Over six terms in the House, Rep. John Hostettler (R-Ind.) has become known for winning reelection with scant resources. He is vulnerable this year but is running his campaign without a press secretary or a manager.
“Mr. Hostettler has always done the unorthodox, and he always manages to win convincingly,” said Carl Forti, National Republican Congressional Committee (NRCC) spokesman. ”It’s the results that count, not how you get there.”
Matthew Faraci, Hostettler’s spokesman in his congressional office, said he could not comment on campaign matters and referred questions to the campaign. Hostettler, acting as his own press secretary, did not return several calls for comment.
Steven Billet, director of the George Washington University graduate school’s PAC-management program, said it is foolish for Hostettler to neglect spending money on district resources. Billet indicated that the choice to run the campaign without key staff there was highly unusual.
“It’s silly. He’s running behind in a securely Republican district,” Billet said.
Billet, a Democrat, said that if Hostettler does not spend money in his district this year he could “wake up on the Wednesday morning after the campaign and find himself in the private sector.”
Since Hostettler’s opponent, Brad Ellsworth (D), is a sheriff, he would most likely lean to the right on law-enforcement issues, potentially splitting the Republican base, Billet added.
“He’s got a big problem,” Billet said. “Somebody at the [NRCC] should sit down and have a ‘come to Jesus’ talk with him or something.”
The Cook Political Report newsletter lists Hostettler’s 8th District seat with five other incumbents’ districts nationally as “toss-ups” this election season.
Sarah Feinberg, a spokeswoman for the Democratic Congressional Campaign Committee, said Hostettler’s lack of staff wouldn’t matter in terms of raising his opponent’s chances in November, as Ellsworth is running a strong campaign.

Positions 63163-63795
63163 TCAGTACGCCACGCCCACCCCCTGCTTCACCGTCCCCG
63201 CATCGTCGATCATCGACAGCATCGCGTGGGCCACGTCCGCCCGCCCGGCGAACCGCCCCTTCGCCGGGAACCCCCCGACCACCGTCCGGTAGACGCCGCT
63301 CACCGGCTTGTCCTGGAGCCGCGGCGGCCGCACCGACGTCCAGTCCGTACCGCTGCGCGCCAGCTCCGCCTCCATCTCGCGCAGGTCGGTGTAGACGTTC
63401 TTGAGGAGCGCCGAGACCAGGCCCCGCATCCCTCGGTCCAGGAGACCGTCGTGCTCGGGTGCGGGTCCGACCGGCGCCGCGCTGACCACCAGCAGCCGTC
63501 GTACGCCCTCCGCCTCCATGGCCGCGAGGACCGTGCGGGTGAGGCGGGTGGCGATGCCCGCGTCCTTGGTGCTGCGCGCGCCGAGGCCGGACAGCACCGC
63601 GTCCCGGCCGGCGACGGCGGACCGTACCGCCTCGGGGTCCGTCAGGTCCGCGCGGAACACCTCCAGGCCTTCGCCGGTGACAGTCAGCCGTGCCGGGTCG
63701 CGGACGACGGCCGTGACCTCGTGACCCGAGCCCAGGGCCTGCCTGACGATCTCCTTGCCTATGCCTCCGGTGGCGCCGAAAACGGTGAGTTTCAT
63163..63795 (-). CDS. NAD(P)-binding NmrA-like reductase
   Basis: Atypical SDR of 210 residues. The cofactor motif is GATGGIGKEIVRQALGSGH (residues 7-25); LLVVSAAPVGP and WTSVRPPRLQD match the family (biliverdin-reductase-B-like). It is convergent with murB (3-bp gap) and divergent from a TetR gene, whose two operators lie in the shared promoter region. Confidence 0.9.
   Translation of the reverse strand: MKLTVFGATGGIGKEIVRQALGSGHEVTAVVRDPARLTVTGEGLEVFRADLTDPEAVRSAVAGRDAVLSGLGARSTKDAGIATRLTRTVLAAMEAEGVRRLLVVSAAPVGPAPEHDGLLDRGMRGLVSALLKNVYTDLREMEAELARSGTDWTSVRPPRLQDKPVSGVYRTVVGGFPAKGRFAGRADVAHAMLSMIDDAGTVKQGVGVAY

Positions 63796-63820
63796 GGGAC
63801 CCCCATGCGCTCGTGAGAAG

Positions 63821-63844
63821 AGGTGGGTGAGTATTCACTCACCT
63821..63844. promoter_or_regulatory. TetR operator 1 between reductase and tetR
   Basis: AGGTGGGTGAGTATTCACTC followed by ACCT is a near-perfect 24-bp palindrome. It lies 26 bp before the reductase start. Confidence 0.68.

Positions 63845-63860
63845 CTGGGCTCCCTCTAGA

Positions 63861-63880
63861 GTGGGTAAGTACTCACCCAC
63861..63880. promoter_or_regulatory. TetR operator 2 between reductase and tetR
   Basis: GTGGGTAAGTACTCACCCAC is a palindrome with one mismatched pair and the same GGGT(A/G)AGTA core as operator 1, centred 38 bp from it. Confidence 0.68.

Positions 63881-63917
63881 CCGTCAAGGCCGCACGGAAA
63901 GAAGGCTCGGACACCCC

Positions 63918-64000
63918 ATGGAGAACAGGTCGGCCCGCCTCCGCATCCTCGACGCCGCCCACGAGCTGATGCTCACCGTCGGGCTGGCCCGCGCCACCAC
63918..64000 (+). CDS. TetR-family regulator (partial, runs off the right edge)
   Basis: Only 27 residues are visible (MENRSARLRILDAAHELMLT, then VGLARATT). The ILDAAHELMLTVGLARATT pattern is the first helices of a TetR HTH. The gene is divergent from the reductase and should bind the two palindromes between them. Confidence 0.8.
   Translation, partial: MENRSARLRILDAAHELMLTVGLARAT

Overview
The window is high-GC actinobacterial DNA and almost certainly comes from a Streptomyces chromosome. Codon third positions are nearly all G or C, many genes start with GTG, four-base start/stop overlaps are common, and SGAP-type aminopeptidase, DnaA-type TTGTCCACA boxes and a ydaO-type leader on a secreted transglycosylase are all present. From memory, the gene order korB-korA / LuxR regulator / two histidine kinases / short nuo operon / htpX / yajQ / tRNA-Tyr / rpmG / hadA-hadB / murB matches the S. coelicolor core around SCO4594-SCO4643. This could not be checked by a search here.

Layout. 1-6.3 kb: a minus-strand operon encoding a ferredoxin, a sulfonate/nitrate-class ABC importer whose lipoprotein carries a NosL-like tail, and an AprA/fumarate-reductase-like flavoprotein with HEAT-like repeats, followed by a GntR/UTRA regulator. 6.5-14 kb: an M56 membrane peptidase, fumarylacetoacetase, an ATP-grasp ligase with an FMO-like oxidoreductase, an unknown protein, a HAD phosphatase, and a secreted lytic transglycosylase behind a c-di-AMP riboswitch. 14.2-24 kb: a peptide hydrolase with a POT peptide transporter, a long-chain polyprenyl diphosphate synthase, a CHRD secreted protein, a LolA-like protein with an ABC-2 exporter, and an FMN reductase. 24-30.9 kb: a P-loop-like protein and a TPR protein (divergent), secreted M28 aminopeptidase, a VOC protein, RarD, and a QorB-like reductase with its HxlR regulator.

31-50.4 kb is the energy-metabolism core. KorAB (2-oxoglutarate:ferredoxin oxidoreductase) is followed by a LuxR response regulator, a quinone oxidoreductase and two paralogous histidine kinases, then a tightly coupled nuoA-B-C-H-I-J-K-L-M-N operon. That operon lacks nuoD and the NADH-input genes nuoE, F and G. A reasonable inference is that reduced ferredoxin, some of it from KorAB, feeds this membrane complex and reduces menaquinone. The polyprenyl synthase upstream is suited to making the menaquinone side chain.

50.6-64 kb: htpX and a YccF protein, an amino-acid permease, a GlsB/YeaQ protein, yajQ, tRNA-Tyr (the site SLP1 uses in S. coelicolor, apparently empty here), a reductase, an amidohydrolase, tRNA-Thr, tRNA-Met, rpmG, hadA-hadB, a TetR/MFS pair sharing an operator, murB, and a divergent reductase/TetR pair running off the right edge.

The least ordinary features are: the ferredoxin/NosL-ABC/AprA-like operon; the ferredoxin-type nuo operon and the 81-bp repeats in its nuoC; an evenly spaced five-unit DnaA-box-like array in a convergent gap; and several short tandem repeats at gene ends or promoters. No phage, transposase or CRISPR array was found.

“He is the strongest candidate we have ever seen in this district,” Feinberg said.
Jay Howser, Ellsworth’s spokesman and campaign manager, agreed that the way that Hostettler is running his campaign will not matter when the votes are counted.
“I think the real advantage is the voters,” Howser said. “How he wants to run his campaign is his decision.”
Fundraising is another chronic challenge for Hostettler, who rarely raises money as vigorously as his challengers.
He has outraised his opponents twice, once in 1996 and again in 2002. This election cycle he had $55,844 on hand as of April 12, according to PoliticalMoneyLine, which maintains a database of campaign-finance information, while Ellsworth reported $533,465.
Last election cycle, Democrat John Paul Jennings raised $1.5 million, compared to Hostettler’s $480,210, but garnered only 45 percent of the vote compared to the incumbent’s 53 percent.
Howser also indicated that Hostettler has more money than meets the eye.
“It is a big fib that he doesn’t raise any money and then wins in the end,” Howser said. “The NRCC bails him out every election cycle.” The NRCC spent $700,000 on campaign attack ads last year that helped defeat Jennings, he said.
Forti said: “It’s clear that Mr. Ellsworth knows what’s coming. Welcome to the big leagues.”
Ellsworth officially begins his general-election campaign today; he ran largely unchallenged in yesterday’s primary.
In his statement to supporters, Ellsworth said his campaign signifies the need for a change in Washington.
“Congress just refuses to listen to folks like us,” he said. “They refuse to work with each other to solve our problems. … All of this is about to change.”
Hostettler’s frugal history
Election cycle Money raised Challenger Challenger raised
1993-1994 $324,156 Rep. Frank McCloskey (D-Ind.) $578,434
1995-1996 $542,610 Jonathan Weinzapfel $472,265
1997-1998 $673,076 Gail Riecken $814,360
1999-2000 $730,355 Paul Perry $1.6 million
2001-2002 $564,189 Bryan Hartke $397,485
2002-2004 $480,210 Jon Paul Jennings $1.5 million
2005-2006* $55,844 Brad Ellsworth $533,465
*As of April 12